Trick or Treaty posterA free public screening of the documentary “Trick or Treaty” on October 26 is the first Windsor event in the Aabiziingwashi Wide Awake film series.

Film series to put focus on Indigenous stories

Making Windsor a stop on a national tour of cinema by First Nations, Métis, and Inuit filmmakers will initiate and inspire conversations on identity, family, community, and nationhood, say organizers.

“Showcasing Indigenous stories through film is an exciting project for us,” says Kathryn Pasquach, UWindsor Aboriginal outreach co-ordinator. “The work we do towards reconciliation comes in many forms and this series of films is just one way to broaden the public’s understanding of culture and issues within our communities.”

The Aboriginal Education Centre and the Arts Council Windsor and Region are the local hosts of five free public screenings in the National Film Board of Canada’s Aabiziingwashi Wide Awake film series.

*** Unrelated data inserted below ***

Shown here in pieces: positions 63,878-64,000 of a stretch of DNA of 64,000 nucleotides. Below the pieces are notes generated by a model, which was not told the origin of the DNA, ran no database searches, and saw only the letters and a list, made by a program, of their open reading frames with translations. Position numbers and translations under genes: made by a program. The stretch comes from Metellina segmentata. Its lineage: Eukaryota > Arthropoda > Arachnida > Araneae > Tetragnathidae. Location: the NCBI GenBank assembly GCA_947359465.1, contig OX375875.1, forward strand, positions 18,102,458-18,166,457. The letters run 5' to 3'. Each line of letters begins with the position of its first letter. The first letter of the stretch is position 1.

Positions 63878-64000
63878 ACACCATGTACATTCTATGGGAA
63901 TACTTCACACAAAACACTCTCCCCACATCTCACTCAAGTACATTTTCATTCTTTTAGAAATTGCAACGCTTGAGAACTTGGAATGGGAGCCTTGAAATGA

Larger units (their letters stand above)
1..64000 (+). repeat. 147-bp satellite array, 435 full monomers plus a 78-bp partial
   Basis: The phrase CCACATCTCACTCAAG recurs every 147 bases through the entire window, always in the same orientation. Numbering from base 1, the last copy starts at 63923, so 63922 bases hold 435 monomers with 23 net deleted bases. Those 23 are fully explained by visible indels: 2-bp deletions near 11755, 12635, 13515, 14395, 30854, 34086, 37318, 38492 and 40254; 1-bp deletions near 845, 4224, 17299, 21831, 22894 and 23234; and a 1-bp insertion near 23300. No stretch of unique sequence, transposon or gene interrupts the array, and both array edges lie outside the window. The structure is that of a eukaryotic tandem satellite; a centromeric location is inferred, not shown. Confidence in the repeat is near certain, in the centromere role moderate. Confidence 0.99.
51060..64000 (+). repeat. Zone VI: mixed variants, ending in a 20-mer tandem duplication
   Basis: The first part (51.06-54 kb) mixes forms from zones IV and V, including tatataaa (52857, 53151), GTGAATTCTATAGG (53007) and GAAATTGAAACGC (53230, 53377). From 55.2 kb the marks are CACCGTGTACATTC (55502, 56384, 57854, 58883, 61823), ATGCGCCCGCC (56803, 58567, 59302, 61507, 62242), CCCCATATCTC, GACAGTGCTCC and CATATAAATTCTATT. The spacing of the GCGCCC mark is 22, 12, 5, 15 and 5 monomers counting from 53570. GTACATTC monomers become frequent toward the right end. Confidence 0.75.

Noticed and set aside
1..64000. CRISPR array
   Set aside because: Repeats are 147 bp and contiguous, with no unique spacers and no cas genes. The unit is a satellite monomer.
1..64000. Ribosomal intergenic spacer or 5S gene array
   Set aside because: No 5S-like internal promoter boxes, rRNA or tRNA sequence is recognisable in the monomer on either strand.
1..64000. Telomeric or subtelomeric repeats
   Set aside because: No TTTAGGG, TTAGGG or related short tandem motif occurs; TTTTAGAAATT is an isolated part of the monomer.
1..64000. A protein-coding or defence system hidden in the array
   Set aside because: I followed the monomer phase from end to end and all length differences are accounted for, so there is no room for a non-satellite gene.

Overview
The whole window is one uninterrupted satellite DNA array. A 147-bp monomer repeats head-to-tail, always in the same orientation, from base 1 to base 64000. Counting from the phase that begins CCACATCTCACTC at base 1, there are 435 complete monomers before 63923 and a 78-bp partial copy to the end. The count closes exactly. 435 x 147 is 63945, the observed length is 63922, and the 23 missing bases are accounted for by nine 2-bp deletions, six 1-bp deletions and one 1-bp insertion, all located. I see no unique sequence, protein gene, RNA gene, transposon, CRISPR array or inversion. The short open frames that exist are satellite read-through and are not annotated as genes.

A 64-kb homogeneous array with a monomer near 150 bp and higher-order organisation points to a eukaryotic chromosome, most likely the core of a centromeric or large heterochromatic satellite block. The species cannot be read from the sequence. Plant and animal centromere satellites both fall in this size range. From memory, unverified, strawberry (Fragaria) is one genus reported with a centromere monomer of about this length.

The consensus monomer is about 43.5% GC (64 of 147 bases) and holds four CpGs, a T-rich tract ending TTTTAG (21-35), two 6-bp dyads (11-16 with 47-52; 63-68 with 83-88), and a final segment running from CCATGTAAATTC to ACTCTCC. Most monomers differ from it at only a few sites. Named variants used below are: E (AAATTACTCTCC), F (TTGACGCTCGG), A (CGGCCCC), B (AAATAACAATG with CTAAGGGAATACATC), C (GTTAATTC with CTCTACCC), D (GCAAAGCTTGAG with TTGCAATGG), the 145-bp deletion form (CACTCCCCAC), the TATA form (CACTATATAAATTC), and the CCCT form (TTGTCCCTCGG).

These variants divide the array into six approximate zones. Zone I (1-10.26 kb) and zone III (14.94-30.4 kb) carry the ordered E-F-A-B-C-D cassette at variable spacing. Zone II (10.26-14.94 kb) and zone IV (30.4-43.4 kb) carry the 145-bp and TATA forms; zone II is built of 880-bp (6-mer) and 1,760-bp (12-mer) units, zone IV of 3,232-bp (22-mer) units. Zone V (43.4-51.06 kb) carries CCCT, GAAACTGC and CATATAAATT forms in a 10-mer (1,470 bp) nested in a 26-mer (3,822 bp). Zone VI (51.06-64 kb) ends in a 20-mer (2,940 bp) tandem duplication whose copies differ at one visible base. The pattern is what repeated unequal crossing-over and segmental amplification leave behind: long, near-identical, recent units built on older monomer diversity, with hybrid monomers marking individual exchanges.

The first is set for Thursday, October 26, at 7 p.m. in room 104, Odette Building: the documentary Trick or Treaty by Alanis Obomsawin profiles Indigenous leaders in their quest for justice as they seek to establish dialogue with the Canadian government. By tracing the history of their ancestors since the signing of Treaty No. 9, these leaders aim to raise awareness about issues vital to First Nations in Canada.

Additional screenings are planned for:

  • November 30 – Angry Inuk
  • January 25 – We Can’t Make the Same Mistake Twice
  • February 15 – Souvenir | This River
  • March 22 – Birth of a Family